It goes something like this: defend the gulch acreage by paving an 8 foot wide “multi-use pathway” through the grassland in accordance with the ADA that shall serve as public access for “outdoor observation”. All “unauthorized trails” are to be closed off and the usual rules put into place (dogs on leashes, no smoking, no sleeping, etc) and enforced by patrol, citation, and “any means necessary”, including the construction of a permanent fence to confine gulch users to the cement pathway. “Monitoring of pedestrians” (wheelchairs included) for environmental impact will also come into effect, as well as the active removal of non-local species, which includes almost everything in the gulch other than the tarplant (like oak trees and eucalyptus). Next, “sustained funding” will need to be established for longterm tarplant management.
Once this overall layout is achieved, Parks and Rec can step in and make available for all a trail brochure (a map to an area small enough to see all the way across), signs outlining “trail etiquette” (how to use a trail), and signs for wildlife viewing that can be upgraded to “vandal proof”, should that be necessary.
So lets recap: To save a plant that thrived in conditions where non-local grasses were trampled, stomped, and eaten, and that also relies on moving grazers to spread its sticky seeds we’re going to block people from trampling and stomping non-local grasses while also giving the seeds a place to stick to and travel by. In addition to enacting this seemingly backwards conservation method, we will then ban humans from the gulch in every way except “observation”, establish new rules and a patrol to enforce them, spend money erecting sign posts for trail etiquette, vandal proofing the signs, establishing a long term funding source for a long term tarplant monitoring team, remove non-local species including oak trees and eucalyptus, and of course lay down an 8 ft cement pathway in compliance with the ADA over a spot that used to be a natural trail, all under the oversight of at least 7 governing bodies.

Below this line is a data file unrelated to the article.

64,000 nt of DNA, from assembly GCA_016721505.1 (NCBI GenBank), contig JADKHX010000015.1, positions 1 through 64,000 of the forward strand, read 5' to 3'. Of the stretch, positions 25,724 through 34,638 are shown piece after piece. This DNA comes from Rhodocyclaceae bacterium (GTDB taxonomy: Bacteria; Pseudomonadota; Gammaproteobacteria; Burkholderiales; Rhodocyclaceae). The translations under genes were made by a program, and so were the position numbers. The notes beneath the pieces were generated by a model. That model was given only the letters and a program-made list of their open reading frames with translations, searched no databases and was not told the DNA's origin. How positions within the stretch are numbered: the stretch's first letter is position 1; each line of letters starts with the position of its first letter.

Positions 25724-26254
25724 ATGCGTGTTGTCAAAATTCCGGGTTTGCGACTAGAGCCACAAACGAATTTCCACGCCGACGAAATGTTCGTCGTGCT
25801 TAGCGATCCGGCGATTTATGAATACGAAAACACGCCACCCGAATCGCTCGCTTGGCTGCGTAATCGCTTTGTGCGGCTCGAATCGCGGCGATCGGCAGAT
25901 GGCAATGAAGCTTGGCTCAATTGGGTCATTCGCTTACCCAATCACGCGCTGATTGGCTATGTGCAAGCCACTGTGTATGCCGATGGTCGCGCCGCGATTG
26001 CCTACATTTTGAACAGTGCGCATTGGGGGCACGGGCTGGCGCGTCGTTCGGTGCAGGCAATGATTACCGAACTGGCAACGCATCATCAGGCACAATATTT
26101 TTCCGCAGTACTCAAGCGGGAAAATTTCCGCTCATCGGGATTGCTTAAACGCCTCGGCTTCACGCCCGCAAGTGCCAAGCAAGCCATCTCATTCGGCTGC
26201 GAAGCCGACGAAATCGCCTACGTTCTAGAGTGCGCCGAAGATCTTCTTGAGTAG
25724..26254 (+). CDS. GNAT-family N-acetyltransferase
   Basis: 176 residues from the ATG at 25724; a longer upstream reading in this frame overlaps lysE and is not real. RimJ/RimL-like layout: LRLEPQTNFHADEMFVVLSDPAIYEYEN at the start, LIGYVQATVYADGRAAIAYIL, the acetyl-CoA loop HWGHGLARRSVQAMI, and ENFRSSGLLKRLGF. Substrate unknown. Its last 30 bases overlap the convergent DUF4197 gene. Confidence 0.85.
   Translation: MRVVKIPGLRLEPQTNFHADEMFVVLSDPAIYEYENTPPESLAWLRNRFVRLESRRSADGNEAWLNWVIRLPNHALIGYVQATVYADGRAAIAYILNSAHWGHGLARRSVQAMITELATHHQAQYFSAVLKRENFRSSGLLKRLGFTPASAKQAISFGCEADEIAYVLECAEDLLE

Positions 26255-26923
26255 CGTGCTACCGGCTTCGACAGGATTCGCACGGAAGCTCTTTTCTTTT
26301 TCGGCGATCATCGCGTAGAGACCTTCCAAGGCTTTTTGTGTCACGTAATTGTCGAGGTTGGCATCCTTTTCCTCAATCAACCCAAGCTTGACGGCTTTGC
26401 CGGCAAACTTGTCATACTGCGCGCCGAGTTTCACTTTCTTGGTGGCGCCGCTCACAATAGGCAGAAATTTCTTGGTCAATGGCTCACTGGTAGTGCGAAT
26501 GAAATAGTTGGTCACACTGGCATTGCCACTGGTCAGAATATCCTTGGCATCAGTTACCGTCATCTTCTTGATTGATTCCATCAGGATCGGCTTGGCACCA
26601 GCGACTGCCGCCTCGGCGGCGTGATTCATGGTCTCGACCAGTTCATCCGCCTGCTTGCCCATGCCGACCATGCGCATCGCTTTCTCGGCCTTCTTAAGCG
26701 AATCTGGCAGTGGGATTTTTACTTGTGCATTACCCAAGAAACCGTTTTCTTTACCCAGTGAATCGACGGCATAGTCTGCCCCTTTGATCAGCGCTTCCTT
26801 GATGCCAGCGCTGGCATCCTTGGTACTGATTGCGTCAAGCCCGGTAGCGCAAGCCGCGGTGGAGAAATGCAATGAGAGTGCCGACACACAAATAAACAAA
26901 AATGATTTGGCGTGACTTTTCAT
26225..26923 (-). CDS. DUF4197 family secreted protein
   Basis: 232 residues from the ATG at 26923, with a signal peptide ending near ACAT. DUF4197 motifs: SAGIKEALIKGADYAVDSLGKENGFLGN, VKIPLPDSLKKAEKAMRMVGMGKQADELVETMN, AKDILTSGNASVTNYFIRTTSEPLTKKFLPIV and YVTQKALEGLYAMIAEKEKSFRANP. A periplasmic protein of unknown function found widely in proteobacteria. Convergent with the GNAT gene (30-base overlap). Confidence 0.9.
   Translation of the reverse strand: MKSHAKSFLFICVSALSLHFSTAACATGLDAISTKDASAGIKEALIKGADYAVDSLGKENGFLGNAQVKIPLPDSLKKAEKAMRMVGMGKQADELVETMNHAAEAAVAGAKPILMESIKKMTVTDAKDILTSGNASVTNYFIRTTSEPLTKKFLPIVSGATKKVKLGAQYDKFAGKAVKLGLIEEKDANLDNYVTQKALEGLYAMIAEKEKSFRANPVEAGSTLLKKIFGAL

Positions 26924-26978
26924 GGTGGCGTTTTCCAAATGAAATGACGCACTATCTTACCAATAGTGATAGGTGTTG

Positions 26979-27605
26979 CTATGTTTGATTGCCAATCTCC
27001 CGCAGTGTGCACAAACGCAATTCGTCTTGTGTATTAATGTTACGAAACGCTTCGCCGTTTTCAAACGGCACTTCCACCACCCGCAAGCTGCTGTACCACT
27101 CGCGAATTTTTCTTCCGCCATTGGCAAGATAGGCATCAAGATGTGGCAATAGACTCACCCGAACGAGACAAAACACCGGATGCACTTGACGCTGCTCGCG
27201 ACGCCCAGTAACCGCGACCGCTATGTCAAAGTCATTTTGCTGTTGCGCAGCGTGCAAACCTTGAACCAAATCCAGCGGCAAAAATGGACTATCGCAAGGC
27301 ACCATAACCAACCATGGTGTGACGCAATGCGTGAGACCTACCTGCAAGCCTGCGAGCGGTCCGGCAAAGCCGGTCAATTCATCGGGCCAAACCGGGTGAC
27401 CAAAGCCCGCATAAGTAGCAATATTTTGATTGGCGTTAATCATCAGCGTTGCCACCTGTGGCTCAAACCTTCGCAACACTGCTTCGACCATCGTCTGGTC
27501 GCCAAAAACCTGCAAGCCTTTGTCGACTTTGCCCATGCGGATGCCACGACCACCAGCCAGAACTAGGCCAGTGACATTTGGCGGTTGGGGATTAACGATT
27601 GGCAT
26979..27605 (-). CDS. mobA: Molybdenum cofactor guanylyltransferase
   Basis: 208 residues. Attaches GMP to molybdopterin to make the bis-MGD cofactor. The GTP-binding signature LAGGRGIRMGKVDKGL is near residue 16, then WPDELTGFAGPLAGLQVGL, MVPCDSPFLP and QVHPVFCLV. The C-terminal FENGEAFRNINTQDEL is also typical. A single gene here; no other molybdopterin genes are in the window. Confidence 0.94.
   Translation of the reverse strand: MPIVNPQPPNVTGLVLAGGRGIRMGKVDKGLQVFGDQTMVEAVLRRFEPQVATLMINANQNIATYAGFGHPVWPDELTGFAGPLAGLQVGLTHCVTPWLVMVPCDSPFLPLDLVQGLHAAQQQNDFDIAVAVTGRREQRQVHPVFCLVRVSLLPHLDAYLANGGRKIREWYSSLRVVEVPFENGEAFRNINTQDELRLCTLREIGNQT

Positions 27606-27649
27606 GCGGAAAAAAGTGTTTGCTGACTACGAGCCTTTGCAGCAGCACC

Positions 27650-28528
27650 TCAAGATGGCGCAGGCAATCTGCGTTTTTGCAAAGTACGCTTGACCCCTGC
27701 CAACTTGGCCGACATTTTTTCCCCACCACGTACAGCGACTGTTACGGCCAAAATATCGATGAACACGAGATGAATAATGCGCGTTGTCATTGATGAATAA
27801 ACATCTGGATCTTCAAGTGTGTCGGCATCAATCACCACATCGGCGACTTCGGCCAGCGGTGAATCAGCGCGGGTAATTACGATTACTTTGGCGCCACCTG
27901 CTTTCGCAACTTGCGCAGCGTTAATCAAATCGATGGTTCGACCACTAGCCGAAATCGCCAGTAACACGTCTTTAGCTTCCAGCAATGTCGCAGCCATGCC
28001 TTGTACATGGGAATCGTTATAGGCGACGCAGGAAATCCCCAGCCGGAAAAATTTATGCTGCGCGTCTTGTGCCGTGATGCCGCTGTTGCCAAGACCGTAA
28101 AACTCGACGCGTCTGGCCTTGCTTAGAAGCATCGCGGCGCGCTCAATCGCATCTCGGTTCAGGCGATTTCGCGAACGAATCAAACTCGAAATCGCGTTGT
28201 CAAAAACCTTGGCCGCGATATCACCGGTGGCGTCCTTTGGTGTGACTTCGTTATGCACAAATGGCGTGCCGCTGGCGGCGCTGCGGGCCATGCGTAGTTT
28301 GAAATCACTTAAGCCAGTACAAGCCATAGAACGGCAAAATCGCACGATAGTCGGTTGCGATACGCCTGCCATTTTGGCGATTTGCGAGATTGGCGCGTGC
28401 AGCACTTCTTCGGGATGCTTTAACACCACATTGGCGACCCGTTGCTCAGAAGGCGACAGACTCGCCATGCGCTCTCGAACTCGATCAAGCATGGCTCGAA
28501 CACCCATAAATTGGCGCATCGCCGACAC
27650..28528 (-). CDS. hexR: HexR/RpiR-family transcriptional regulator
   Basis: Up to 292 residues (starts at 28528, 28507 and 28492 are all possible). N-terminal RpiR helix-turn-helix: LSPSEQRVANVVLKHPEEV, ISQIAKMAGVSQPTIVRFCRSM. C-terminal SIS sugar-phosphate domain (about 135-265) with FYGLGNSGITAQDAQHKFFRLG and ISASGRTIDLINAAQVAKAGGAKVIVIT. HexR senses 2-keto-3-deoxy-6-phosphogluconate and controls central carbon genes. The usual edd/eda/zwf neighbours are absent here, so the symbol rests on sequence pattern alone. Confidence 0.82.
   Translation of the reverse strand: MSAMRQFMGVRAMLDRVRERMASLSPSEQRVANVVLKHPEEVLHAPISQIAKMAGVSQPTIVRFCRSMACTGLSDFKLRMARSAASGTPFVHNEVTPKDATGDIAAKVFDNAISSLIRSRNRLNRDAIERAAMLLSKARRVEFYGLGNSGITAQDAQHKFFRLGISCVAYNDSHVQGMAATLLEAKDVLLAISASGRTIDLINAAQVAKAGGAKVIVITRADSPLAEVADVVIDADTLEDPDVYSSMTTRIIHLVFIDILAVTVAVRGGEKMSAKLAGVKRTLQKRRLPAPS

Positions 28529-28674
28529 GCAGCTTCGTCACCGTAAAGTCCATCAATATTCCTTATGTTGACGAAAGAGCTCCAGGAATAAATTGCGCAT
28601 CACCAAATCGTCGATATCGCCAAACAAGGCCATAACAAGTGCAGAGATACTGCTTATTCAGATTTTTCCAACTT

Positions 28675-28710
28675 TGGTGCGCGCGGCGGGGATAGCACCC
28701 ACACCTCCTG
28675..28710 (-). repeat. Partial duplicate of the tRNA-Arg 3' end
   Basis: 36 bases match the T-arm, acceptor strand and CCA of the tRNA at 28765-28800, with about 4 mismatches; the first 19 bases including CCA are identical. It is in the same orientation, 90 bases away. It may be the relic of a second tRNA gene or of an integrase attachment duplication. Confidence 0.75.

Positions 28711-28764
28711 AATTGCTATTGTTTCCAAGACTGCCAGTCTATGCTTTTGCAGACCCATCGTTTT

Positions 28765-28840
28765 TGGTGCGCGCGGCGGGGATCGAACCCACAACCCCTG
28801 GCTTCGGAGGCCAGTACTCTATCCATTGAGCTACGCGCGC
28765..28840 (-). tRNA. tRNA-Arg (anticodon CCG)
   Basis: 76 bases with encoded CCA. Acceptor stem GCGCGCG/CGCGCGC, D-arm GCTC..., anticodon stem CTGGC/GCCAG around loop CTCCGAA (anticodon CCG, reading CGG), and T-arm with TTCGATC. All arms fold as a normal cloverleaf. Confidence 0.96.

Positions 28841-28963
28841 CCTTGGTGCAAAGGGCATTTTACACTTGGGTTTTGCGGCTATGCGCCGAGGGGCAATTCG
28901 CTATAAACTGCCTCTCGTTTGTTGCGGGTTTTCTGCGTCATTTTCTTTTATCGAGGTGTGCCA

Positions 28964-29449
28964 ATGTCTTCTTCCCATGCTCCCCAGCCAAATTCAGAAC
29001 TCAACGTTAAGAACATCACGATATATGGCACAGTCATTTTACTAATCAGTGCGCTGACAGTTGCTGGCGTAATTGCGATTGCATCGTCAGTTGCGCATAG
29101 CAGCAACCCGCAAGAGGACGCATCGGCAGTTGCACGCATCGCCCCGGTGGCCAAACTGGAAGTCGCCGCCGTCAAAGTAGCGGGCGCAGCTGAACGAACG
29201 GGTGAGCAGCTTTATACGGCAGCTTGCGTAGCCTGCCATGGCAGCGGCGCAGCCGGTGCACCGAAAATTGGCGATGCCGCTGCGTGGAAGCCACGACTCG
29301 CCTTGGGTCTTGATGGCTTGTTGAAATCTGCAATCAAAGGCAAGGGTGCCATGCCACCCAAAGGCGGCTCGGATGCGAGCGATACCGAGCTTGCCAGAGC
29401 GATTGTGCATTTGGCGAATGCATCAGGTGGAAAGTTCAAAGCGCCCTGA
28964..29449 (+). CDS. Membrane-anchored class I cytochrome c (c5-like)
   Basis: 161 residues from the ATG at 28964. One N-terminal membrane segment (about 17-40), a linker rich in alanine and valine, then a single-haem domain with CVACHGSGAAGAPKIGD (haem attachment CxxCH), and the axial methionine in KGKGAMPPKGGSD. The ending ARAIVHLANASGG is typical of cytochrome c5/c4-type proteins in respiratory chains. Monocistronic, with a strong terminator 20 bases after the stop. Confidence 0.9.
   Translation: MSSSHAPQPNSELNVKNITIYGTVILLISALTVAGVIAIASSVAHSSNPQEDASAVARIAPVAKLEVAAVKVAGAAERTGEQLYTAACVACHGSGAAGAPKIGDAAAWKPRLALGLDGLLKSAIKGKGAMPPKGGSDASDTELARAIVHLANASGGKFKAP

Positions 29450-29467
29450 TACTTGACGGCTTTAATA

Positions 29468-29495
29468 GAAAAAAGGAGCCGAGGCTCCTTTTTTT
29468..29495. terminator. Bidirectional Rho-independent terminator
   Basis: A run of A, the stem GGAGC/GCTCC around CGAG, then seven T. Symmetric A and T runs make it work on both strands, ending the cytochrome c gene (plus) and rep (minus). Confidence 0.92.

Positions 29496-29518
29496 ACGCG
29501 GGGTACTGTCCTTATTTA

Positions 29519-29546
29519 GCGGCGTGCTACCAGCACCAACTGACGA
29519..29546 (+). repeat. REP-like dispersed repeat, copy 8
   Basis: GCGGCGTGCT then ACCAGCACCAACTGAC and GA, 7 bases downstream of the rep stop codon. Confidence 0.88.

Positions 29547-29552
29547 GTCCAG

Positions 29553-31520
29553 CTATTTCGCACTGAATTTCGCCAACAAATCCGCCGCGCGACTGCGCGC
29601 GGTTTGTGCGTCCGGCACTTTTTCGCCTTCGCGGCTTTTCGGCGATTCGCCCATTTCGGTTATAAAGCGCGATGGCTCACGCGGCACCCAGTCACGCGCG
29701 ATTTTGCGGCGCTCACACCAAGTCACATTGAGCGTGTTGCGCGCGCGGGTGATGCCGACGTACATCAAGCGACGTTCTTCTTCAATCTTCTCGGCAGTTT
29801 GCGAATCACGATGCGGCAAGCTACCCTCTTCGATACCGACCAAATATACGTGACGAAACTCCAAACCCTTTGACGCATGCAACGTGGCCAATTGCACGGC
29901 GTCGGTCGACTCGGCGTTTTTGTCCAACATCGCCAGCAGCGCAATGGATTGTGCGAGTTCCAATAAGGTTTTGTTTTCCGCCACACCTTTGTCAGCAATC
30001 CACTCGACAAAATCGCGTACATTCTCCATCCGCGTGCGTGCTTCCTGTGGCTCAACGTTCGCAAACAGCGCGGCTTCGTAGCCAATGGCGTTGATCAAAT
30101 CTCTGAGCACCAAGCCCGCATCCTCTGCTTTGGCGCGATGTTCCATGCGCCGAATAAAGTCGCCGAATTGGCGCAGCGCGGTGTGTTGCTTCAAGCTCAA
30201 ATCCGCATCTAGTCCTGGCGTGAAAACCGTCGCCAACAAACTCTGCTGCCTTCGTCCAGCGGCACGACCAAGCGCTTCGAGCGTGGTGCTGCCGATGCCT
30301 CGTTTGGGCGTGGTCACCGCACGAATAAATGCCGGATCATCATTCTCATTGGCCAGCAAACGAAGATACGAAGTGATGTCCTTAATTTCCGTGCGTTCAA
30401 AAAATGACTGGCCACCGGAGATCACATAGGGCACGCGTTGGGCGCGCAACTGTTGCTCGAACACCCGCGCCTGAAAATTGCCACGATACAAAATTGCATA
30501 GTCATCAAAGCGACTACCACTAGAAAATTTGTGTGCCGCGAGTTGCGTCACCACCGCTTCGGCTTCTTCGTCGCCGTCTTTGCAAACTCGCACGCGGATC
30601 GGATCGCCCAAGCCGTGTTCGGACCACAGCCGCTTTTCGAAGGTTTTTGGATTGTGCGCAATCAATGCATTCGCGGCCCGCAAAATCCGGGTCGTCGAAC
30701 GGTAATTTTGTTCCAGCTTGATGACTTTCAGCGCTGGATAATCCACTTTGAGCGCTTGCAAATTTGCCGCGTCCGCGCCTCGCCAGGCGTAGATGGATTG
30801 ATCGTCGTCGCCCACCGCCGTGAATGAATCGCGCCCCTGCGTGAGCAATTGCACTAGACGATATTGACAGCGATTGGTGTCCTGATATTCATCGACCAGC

This is our proposal to rescue an endangered plant that we have already saved, twice? Is the better answer not clear? In 1996, the Santa Cruz Tarplant population in Arana Gulch goes from 0 to 12,000 after an accidental fire clears the grassland. A controlled burn the following year brings the population up to 65,000 individuals. Heck, the county-issued report on Arana Gulch mentions similar results between 2000 and 2006 from simply MOWING the grass. This simple act is on hold, however, to allow proper implementation of the “Master Plan”, kicked off in 2006 by 1.5 million dollars in Federal aid. During this period, the plant has once again declined.
I’ve got a two part solution: first, pay someone to mow the fields once in a while, I’d bet we could find a local company to do the task once every year for a fraction of what we currently pay Parks and Recreation to maintain the land. And second, allow public access: people moving through the grass will allow the seeds to spread. Problem solved. I’ll take my 1.5 million in monthly installments. Why would we do anything else?